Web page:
This is not the usual tale of gossip or review or recommendation that I like to write about. However, I hope that, in reading this, you enjoy the tales of the life of a truly amazing woman. Enjoy the story of the life of Jo George, and think of the other unsung men and women who have helped to shape North America.
Jo was born Marion Brinson in Neath, Wales — near the city of Swansea — in 1923, the youngest child of Fred and Elizabeth Brinson. She was not yet five years old when her eldest brother, Sydney, moved to Canada to work as a farmhand, and was never privy to the letters filled with glowing reviews for the beauty of the woodlands of northern Saskatchewan, though she would be affected by their ability to sway her parents.
By 1929, the rest of the family had followed Sydney, including Marion’s eldest sister Elfreda, who broke off an engagement to begin a new life with her family near Turtleford, Saskatchewan. Marion celebrated her 6th birthday aboard the SS Pennland and came to Canada via the historical Pier 21 on April 21, 1929.
The family joined Sydney and settled in what is still known today as Brinson’s Coulee, a valley near the town of Turtleford, Saskatchewan. They would spend their first years in Canada enduring the Great Depression, withering drought, and bitterly cold winters, but would find opportunities for prosperity greater than anything that could have been hoped for in Neath.
Marion grew to be a strong child, learned how to use a firearm at a young age, and learned to stand up for herself. Nicknamed “Tagalong Jo” by her siblings, as the youngest, Marion was chosen for the least glamorous jobs when on outings with her siblings. Marion would join her brothers hunting in the forest in the coulee, and was usually tasked with carrying the .22 rifle and following behind her brothers, who occasionally forgot who was carrying the gun. She did ensure that her brother Alfred remembered, and shot him in the rear when she had had enough teasing. He died more than half a century later with the .22 bullet still in his bottom, though it never did stop him from teasing his family. Marion would be forever known as Jo.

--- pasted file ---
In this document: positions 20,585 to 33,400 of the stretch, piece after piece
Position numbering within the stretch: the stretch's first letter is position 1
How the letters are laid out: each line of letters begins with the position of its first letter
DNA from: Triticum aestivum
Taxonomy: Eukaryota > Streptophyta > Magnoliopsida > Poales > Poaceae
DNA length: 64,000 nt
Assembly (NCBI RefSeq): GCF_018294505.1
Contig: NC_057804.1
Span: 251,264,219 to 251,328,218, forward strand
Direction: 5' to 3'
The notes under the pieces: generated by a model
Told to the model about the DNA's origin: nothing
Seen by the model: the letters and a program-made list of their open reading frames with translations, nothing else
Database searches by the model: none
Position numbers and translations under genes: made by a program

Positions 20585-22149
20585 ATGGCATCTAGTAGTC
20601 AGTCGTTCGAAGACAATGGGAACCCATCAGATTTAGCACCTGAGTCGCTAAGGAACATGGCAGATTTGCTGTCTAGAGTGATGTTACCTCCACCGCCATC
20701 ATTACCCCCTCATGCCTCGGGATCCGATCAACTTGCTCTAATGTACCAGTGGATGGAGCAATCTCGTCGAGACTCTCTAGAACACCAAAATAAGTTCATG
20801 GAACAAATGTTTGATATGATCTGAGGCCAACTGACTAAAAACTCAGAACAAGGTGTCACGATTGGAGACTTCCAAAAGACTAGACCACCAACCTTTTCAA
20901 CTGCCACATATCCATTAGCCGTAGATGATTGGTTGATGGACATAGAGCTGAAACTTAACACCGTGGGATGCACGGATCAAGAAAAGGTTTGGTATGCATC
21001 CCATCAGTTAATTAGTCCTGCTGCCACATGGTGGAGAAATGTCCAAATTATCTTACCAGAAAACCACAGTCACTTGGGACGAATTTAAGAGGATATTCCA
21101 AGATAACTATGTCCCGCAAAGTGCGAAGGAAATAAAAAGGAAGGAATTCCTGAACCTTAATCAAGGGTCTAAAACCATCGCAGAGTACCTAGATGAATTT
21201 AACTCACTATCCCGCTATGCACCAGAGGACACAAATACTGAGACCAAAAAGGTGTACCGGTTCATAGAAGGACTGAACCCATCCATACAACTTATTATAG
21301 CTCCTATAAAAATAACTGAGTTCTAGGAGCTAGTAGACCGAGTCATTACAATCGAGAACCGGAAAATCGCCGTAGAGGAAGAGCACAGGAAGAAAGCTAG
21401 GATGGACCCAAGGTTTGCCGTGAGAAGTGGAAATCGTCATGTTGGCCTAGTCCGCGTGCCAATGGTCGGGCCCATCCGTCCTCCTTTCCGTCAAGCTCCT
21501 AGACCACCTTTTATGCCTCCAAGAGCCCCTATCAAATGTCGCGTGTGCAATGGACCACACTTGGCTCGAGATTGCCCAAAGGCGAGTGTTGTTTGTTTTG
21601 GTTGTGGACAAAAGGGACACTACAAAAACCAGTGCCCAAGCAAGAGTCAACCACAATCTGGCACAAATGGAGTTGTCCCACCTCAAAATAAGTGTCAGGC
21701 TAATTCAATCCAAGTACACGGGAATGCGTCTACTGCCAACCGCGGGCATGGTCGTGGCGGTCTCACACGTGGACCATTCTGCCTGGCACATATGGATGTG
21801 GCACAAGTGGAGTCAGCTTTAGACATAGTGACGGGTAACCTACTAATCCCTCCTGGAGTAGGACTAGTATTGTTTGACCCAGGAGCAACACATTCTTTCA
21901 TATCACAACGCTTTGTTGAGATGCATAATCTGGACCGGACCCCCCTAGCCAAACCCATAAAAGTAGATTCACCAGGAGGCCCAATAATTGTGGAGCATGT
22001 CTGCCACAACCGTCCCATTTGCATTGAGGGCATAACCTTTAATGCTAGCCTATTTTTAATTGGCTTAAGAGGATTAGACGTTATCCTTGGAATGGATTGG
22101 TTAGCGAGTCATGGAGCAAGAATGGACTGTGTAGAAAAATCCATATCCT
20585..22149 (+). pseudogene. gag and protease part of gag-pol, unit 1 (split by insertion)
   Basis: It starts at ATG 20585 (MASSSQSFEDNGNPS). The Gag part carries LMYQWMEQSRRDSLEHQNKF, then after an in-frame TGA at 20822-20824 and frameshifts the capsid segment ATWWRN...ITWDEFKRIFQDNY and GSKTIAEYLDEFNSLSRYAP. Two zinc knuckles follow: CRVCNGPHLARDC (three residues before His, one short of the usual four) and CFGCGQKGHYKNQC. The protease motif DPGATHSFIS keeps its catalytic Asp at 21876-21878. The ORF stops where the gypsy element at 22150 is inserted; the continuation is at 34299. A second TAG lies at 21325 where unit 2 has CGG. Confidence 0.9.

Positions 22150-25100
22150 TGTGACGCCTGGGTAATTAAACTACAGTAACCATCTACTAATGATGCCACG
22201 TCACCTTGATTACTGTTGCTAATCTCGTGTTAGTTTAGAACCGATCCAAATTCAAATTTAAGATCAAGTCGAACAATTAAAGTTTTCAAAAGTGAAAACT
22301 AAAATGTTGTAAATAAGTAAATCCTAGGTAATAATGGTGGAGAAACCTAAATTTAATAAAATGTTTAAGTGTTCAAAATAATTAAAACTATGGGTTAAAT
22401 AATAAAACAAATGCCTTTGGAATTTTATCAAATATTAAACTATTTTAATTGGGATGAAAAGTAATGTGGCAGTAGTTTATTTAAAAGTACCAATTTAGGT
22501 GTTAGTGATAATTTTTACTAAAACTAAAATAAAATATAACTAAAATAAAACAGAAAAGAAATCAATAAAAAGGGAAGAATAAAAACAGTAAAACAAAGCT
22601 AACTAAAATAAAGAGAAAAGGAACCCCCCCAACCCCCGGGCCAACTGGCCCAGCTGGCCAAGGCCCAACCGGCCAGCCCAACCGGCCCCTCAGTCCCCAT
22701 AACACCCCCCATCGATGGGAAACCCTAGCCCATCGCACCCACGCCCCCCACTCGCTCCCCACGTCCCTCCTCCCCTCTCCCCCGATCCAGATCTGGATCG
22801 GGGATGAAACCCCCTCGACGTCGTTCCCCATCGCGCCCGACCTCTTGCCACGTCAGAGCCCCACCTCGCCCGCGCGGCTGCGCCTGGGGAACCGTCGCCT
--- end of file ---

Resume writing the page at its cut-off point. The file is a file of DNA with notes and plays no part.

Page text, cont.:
Jo married Leslie George, and the two settled on a farm east of Livelong, Saskatchewan. Together, they would raise four children, and Jo would ensure that they grew to be as strong as her. Their family would be loud, stubborn, and occasionally a little combative, but always filled with love and inspired by the good examples of Jo and Les. Together, they would prosper for more than 50 years.
Jo and Les didn’t spend all of their time at the farm. In the early 1960’s, they would buy a lakefront lot on Turtle Lake and would build a cabin to serve as a refuge and place of peace for themselves and their family — a piece of land which today is still owned by their children and boasts many happy memories for their children, grandchildren and even great grandchildren.